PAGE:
Plug �n� Play? Repowering off-road vehicles takes months of research to engineer.

On May 1, the thick morning fog began to lift off the San Fernando Valley, leaving a smoggy haze in its place. Two mechanics dressed in jeans and tee-shirts were preparing to drop a new 15-liter diesel engine into a 30-year-old scraping machine. Repowering old, polluting construction machinery is becoming a common practice in California as air quality districts place local restrictions on projects.

One thing about this scene was unusual, though. The operation was taking place not in a maintenance shop, but in the middle of a large jobsite. The 14.7-million-cu-yd earthmoving project in Porter Ranch, a development of new homes north of Los Angeles, has about a dozen scrapers gouging the earth there every day. Some have black plumes of smoke billowing out of them; some don’t.

A crane gently lowered the engine into the modified scraper frame. Putting in the new motor is part of a project to clean up emissions in the contractor’s fleet. Doing it in the field takes mechanics about a week rather than weeks at a dealership. “If we really push it, we can do it in three days with a lot of overtime,” says Eric Schmidt, a consultant in charge of the contractor’s program.

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Fresh Air

Fixing up old machines is not required by law, at least not yet. But Sukut Construction Inc., the general contractor that owns this fleet, has been repowering large earthmovers for about five years. Dealers needed weeks to do the work, so the company decided to engineer retrofits faster on its own. It hopes to get a step ahead of the competition should the public’s growing demand to cut diesel fumes escalate into a statewide mandate. The smoke signals are pointing in that direction, with California Air Resources Board, the state’s air quality regulator, on the case. It is in the middle of drafting a watershed ruling that scares contractors.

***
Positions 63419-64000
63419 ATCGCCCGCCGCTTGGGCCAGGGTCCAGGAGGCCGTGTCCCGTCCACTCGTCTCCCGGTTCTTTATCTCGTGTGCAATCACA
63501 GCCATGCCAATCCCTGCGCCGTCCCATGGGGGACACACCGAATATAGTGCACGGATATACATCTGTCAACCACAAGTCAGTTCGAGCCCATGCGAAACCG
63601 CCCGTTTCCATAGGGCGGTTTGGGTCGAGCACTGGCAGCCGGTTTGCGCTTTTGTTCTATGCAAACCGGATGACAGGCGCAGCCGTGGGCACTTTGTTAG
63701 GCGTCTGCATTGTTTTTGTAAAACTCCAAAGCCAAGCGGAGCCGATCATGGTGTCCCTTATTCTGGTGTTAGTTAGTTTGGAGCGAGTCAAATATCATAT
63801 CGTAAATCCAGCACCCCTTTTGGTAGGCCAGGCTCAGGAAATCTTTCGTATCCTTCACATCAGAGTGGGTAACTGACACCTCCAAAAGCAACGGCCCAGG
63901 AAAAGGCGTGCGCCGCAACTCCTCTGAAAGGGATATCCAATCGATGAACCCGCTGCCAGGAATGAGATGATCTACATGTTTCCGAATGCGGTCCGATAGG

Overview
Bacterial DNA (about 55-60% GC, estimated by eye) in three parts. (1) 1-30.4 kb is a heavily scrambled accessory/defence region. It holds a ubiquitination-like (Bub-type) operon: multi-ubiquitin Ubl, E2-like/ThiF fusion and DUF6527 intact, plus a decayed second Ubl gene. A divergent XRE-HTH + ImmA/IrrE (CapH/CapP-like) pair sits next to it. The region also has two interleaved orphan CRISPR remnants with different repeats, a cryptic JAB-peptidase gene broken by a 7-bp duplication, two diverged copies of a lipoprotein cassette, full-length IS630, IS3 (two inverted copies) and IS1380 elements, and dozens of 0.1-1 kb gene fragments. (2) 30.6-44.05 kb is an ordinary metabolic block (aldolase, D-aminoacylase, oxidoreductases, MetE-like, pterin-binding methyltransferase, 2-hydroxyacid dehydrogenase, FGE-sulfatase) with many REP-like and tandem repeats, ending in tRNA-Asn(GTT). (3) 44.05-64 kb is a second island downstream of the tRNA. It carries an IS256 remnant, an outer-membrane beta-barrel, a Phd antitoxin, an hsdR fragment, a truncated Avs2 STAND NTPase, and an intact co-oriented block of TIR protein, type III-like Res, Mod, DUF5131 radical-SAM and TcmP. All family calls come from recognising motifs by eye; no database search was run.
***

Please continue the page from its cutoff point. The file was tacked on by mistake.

The rule calls for a ban on machinery that is more than 10 years old. It could render many millions of dollars of capital equipment worthless unless it is fitted with emission controls or repowered.  Losing the asset value could put firms’ bonding in jeopardy, block financing and drive up construction costs. Regulators “could put the majority of contractors in California out of business,” says Mike Crawford, CEO of Santa Ana-based Sukut.

Clearly Different. Visible fumes spew from the scraper on the right, which has original 1980 engine. The scraper on the left was repowered last year. CARB issued letter (below) to 79,000 contractors.

Builders are confused, partly because rule drafts are sprawling and complex. Many “do not fully understand the implications of the regulations as they are currently proposed,” says Tom Holsman, CEO of the Associated General Contractors of California.

Suppliers stand to gain from the new rule. New equipment sales are likely to soar, and the $70-million-a-year diesel retrofit market in North America is expected to quadruple by 2010. Time is a factor. Users who buy new, clean diesels may have to wait years to get them. Producers “can’t make them fast enough,” says Crawford.

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Contractors question the ability of aftermarket suppliers to keep up, and price is a big issue. Retrofit devices are a low-cost solution to clean air but only eight devices meet U.S. and California standards for off-road diesels. Many exist for on-road trucks “but in terms of off-road, high-horsepower, there really isn’t anything suitable,” says Rick McCourt, Sukut’s safety director. CARB ranks devices by their level of effectiveness in reducing emissions, and only one device at CARB’s  highest level is approved for more than one brand of construction machines.